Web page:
Currency risks need to be taken into account as well. The dollar has recently gained some strength against the euro and could continue to do so if the Fed tapering goes deeper and the ECB keeps stimulus or increases it.

Finally, Spain seems to be turning a corner out of a protracted slump in its economy, but the situation in the economy is still weak with painfully high unemployment and depressed consumer demand. The market can be reaching its bottom and constitute an excellent opportunity in case that the recovery is confirmed in the coming quarters. On the other hand, any deterioration of the situation in Europe would probably hurt especially the incipient recovery in Spain.


Enagas is a good investment at the current price with limited downside although with a slim margin of safety. Its high yield and growth prospects, together with the good operational performance and a defensive profile make it an attractive option for income investors willing to diversify in Europe.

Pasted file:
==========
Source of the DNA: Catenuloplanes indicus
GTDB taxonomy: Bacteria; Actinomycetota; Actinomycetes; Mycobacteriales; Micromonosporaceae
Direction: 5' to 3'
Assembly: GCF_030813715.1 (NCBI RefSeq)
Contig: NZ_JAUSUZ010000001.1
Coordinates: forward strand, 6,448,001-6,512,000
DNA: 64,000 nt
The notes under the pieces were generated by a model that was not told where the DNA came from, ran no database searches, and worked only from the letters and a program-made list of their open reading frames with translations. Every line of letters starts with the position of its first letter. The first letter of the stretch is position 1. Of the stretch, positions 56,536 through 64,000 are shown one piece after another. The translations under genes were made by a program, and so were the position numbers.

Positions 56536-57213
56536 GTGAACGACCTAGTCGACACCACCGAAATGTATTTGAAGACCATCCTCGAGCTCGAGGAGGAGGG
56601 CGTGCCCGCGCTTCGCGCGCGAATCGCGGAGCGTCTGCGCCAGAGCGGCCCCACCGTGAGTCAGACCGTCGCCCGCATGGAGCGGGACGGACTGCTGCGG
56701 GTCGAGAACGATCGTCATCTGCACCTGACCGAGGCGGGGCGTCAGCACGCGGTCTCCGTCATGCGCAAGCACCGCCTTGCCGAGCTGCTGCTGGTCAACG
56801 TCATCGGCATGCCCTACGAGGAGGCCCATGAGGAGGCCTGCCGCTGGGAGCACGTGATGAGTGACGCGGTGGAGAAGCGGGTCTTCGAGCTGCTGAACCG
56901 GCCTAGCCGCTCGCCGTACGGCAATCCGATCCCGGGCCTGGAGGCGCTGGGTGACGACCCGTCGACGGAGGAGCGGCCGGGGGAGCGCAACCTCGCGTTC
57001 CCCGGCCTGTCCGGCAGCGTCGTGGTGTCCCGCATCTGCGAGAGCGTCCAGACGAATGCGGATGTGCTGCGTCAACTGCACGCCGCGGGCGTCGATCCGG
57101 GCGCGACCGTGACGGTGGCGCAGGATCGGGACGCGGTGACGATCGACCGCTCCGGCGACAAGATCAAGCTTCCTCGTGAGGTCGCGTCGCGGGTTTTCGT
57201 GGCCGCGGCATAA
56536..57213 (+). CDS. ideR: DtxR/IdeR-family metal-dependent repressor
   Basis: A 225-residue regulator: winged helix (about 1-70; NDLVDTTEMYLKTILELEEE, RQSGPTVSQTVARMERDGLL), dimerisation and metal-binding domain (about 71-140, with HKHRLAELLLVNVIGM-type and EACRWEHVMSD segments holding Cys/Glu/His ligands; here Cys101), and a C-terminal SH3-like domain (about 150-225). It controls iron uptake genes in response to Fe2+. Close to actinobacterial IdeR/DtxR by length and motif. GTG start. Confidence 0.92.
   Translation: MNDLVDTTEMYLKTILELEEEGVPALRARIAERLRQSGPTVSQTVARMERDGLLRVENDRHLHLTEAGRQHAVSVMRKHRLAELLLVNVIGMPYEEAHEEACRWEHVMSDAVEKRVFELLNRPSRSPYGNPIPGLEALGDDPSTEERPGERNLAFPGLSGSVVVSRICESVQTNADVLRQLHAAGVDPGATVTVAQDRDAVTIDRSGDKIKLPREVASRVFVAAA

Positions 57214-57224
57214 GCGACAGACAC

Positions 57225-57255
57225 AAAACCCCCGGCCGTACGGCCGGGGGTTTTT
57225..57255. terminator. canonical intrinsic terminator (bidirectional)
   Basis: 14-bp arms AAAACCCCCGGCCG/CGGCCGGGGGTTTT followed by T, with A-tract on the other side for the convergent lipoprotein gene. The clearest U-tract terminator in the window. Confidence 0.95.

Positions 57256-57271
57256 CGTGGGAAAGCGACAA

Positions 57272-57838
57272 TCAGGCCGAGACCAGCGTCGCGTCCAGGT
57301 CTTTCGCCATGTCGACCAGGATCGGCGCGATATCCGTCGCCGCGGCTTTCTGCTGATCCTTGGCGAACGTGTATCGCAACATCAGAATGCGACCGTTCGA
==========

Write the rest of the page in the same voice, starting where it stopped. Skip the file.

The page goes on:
The company has proven its ability to keep growing along the economic downturn in Spain and should be able to benefit from a potential Spanish recovery. Additional installed capacity for international connections and LNG regasification plants can add to the company prospects as the company diversifies internationally and stays well positioned to profit from new developments in the industry.

Regulatory risks together with currency risk and the overall economic situation in Europe should be considered by any potential investors.

Disclaimer: this article expresses our personal opinions and should not be taken as investment advice. Potential investors are recommended to run their own due diligence before taking any investment decision.

Disclosure: I am long ENGGY. I wrote this article myself, and it expresses my own opinions. I am not receiving compensation for it (other than from Seeking Alpha). I have no business relationship with any company whose stock is mentioned in this article.

Additional disclosure: I have no positions in any of the stocks mentioned in this article and no plans to initiate any positions within the next 72 hours, with the exception of ENGGY